But why does it take this grief to make someone want to help others so much? Of course there are people who work just as hard at their cause who have not lost someone, or who have not been profoundly effected. They do it because they love it and they want to do it.

Nicole’s first high schools motto is “Not for Self, but for Service.”  Nothing about learning, or making money, or getting ahead in life – but service to others. I think that is great.

The  point of this entry? Get involved. Find something that you want to do. Don’t sit back and let the opportunity to help others pass you by. Talk to your friends and ask them what they do. Find something that makes you tear up or you can make a connection to. Help at a food bank (on a day other than Thanksgiving), walk dogs at a local shelter, help socialize stray cats at a cat rescue, collect coats for the homeless, help set up computers or build homes for returning vets. But do something. Get out of your chair and step up to life. Don’t rely on others to do it.

If someone was not passionate about breast cancer and started to raise money for research, do you thing the survival rate from breast cancer would be in the nineties?  If someone was not so passionate about not throwing away food every night, would City Harvest save some 136,000 pounds of food each and every day? And there are dozens of other examples of people getting involved to help others.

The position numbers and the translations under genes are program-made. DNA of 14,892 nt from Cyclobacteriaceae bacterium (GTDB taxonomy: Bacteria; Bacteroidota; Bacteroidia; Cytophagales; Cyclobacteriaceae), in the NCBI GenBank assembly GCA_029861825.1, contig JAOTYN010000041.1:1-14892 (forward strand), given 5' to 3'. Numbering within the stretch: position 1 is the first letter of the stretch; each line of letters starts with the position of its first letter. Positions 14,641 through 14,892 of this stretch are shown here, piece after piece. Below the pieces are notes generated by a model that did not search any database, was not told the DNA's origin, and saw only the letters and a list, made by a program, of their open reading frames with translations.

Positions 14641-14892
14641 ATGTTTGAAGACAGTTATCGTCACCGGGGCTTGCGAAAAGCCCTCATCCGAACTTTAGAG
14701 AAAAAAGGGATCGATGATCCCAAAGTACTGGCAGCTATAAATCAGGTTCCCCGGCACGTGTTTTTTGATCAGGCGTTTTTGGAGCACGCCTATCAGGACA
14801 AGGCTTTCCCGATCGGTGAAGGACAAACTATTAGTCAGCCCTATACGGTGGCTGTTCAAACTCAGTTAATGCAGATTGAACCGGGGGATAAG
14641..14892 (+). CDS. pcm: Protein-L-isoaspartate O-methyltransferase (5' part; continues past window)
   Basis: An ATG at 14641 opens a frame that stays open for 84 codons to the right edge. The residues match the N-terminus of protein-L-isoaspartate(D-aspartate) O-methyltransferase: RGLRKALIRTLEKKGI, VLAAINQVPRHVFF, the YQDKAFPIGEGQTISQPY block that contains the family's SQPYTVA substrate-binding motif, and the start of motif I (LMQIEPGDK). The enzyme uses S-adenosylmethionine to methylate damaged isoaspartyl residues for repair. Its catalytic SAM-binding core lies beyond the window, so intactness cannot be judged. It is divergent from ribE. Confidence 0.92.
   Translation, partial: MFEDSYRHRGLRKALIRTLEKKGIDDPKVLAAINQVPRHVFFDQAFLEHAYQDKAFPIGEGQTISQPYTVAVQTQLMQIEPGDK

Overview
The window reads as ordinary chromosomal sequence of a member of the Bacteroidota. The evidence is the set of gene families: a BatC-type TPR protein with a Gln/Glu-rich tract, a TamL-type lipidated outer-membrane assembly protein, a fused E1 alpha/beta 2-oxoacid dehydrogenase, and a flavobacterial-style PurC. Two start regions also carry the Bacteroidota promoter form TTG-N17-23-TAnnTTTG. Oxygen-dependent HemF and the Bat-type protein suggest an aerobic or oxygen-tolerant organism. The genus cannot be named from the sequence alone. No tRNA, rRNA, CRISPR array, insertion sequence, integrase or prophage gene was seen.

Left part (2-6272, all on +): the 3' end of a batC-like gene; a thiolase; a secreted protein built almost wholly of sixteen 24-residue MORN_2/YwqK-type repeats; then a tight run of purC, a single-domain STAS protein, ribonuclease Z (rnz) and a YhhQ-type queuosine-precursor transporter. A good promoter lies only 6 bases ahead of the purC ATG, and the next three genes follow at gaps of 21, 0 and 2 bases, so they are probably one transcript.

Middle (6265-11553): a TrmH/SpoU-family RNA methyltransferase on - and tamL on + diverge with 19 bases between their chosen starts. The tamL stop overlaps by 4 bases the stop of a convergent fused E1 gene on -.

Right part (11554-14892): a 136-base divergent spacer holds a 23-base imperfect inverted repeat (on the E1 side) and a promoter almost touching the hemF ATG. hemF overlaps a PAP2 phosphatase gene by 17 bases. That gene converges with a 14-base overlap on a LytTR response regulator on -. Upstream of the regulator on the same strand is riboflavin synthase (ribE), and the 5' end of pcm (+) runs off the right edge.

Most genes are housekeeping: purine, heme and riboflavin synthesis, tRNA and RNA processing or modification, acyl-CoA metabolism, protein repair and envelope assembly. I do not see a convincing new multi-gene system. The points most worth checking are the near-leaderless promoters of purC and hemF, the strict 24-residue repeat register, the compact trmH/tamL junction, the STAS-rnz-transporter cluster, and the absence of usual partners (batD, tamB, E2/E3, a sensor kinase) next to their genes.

Don’t sit on the sidelines and let the opportunity to get that feeling of helping others pass you by. Sit up, take responsibility, get involved – it will change your life.


Regrets of what Andrew missed out on…

I am sitting here on my flight from NY to Phoenix in row 7, just a few rows behind that infamous opaque curtain that covers the elite first class. I gaze up there where they get to eat Caesar salad, herb steak, and cheesecake for lunch, while I munch on the chicken I took from home and a bag of grapes I am traveling with. I don’t mind it. I have been upgraded to first class a few times, and while it was enjoyable, I don’t miss it.